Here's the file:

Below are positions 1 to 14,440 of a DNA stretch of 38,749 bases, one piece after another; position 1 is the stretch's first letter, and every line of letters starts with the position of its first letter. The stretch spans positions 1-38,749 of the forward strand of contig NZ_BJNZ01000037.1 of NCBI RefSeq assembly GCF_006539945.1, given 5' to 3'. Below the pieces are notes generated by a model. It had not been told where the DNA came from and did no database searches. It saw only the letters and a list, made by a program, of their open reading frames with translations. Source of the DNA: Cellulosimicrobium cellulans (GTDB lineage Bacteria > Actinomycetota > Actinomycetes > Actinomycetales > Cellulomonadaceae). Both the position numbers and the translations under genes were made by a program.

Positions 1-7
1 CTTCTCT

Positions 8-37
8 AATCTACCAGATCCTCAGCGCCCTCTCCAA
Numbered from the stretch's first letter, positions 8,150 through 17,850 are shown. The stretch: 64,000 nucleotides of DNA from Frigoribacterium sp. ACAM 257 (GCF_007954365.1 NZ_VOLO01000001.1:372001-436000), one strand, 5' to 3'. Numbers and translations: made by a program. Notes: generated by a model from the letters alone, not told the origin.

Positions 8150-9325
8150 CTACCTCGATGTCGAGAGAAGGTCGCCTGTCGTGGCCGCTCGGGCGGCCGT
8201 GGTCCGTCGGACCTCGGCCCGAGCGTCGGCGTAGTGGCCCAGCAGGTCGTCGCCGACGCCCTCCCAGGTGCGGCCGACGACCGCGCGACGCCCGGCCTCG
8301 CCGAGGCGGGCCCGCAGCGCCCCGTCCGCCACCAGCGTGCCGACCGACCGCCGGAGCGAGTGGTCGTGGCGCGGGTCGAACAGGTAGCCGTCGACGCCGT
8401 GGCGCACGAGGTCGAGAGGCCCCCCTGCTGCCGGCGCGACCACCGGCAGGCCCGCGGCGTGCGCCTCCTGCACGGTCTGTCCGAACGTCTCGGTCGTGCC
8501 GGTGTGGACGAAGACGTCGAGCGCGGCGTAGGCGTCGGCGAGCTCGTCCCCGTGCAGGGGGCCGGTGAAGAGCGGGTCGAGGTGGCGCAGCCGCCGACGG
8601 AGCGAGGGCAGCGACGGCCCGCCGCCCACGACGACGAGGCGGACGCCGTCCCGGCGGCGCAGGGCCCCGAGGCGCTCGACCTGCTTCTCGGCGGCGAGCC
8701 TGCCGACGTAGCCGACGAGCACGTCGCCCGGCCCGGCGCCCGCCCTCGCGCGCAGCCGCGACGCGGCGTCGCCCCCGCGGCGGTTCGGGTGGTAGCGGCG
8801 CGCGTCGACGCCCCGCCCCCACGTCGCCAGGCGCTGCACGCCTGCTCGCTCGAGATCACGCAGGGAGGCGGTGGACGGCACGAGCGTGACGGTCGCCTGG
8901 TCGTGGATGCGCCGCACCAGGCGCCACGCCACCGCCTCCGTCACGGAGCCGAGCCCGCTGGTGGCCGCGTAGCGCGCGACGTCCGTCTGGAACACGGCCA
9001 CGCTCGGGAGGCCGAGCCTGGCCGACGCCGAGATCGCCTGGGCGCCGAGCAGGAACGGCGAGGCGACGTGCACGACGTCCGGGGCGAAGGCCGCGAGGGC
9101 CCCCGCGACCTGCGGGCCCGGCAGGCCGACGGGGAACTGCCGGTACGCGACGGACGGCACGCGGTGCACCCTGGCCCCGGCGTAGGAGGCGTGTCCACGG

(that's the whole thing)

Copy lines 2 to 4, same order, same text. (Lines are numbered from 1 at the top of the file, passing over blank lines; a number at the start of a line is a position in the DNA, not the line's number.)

Positions 1-7
1 CTTCTCT

Positions 8-37